The boy was a year or two older than himself, certainly. Matthew pegged him at about seventeen. Long and lean limbs wrapped in simple clothes. A spun shirt and woolen half-trousers suspendered on with well-tanned leather. His boots, too, were well made and sturdy looking and didn't quite match to the simpler quality of his clothing. Hard to caste. The boy's skin was a shade paler than Matthew could recall ever seeing on a person before, and his hair was as silvery white as the elders' in the small village he had just left. But the boy's most dominating features were the ones Matthew was trying to choke back his surprise and swallow his fear and judgment on. Eyes in a most fearsome shade of red, cruel looking claws that curved from the end of each of his fingers, and most impressive of all, a pair of tall pointed and furred ears, and a tail that seemed to billow out behind him like a storm cloud.
Matthew could feel himself staring now, and the boy stared back at him defiantly till the hair on the back of his neck prickled from something other than the cold of the water.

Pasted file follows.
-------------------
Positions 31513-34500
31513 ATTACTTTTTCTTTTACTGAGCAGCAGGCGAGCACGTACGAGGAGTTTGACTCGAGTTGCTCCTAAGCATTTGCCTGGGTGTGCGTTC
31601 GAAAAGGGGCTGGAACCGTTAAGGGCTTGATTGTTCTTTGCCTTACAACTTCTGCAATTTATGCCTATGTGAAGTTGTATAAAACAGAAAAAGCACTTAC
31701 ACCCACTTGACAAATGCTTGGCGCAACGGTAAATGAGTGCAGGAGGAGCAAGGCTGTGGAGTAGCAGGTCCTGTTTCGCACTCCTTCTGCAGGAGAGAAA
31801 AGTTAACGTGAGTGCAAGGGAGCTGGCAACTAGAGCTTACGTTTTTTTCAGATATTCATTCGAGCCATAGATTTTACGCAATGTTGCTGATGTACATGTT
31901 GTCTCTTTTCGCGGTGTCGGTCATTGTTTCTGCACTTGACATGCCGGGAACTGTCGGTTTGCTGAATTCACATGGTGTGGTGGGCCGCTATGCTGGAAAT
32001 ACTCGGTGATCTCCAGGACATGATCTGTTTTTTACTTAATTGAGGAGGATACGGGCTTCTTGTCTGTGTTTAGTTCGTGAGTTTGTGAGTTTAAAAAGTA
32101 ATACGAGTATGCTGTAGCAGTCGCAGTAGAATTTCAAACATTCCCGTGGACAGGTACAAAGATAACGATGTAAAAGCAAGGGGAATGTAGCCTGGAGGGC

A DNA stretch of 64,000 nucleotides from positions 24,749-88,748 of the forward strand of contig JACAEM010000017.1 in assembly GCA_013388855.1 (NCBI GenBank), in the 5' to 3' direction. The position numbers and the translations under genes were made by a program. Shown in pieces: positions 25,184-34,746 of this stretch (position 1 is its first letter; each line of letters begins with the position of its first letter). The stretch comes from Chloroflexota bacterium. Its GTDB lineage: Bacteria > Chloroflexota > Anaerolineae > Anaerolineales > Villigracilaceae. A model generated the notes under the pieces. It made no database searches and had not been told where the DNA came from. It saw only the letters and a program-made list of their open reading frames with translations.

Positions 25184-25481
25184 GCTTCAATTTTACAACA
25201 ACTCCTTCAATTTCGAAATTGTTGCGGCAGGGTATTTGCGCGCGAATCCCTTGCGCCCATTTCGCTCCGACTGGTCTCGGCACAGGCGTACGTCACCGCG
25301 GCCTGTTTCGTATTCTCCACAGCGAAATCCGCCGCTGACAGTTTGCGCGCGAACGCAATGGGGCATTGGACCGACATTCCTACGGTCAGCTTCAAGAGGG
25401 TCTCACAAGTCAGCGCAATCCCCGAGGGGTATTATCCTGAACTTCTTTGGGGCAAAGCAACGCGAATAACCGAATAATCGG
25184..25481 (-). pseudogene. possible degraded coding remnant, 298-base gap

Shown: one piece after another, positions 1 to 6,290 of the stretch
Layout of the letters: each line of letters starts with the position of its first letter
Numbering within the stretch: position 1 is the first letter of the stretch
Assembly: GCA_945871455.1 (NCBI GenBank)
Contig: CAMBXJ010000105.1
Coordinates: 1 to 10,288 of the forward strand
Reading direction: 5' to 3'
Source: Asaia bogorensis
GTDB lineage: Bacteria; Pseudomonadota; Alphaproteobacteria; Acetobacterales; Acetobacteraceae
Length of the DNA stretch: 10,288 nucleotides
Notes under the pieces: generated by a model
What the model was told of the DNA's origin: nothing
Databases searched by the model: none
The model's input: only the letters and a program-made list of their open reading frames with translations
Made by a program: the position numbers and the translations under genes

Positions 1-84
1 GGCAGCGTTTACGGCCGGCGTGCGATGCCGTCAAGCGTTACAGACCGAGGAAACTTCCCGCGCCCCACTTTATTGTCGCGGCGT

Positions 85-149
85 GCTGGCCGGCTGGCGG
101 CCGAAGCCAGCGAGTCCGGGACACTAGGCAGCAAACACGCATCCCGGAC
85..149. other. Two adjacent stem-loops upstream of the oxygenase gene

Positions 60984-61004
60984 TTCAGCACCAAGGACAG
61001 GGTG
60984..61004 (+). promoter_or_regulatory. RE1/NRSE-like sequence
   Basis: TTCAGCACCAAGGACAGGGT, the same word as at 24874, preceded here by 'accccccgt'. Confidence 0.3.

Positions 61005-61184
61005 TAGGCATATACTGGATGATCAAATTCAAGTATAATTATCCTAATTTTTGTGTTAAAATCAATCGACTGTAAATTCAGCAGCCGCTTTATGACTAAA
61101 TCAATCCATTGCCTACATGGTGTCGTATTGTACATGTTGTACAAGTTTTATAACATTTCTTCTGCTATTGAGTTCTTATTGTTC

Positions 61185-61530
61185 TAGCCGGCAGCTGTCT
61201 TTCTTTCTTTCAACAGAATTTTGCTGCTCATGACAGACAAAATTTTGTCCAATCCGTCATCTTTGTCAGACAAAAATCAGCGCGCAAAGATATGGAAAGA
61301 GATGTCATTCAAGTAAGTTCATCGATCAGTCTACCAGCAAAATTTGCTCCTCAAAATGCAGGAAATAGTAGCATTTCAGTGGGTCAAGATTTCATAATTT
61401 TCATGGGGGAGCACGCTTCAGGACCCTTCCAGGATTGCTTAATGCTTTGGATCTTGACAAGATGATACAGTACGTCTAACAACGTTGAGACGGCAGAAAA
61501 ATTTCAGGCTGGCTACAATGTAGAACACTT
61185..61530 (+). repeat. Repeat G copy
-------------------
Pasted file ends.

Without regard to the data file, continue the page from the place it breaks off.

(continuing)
“T-thank you,” he forced through his clenched and chattering teeth. He was determined to make a decent first impression, or at least less of a fool of himself than he already had. Unfortunately, he feared the damage was already more than done.
The boy on the bank scoffed, proving Matthew's fear. Through his shame, he noted with interest that the tall canine ears flicked with the expression of disdain.
“You're the kid who can work miracles?” The boy crouched on his haunches, studying Matthew hard from waist to hair, all that was visible above the water. “You can't even fucking swim.”
“I f-figure,” Matthew answered, standing a little straighter and feeling the heels of his shoes sink into the silt and muck in the stream bed, wishing the cold wasn't making his teeth chatter so that he sounded a nervous fool, “Swim-ming is m-more of a learned su-skill. Mira-c-cles c-come by a dif-rent m-means. Not s-so mu-ch the same thu-thing.”